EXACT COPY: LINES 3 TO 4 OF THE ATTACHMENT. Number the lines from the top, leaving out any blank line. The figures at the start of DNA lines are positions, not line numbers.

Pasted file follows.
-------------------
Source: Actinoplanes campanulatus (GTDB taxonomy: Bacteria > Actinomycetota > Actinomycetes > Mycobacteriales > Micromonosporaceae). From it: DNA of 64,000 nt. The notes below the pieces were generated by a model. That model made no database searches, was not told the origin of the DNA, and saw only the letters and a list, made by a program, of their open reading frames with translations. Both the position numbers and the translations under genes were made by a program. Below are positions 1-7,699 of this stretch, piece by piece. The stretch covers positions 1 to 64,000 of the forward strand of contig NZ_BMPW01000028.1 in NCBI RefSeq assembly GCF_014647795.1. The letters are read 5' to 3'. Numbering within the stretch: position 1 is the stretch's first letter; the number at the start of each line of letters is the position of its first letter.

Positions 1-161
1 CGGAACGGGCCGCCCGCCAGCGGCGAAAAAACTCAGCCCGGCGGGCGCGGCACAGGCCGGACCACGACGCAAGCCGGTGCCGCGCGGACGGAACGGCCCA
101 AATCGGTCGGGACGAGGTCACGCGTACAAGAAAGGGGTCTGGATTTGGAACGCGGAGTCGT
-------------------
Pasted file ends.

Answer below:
1 CGGAACGGGCCGCCCGCCAGCGGCGAAAAAACTCAGCCCGGCGGGCGCGGCACAGGCCGGACCACGACGCAAGCCGGTGCCGCGCGGACGGAACGGCCCA
101 AATCGGTCGGGACGAGGTCACGCGTACAAGAAAGGGGTCTGGATTTGGAACGCGGAGTCGT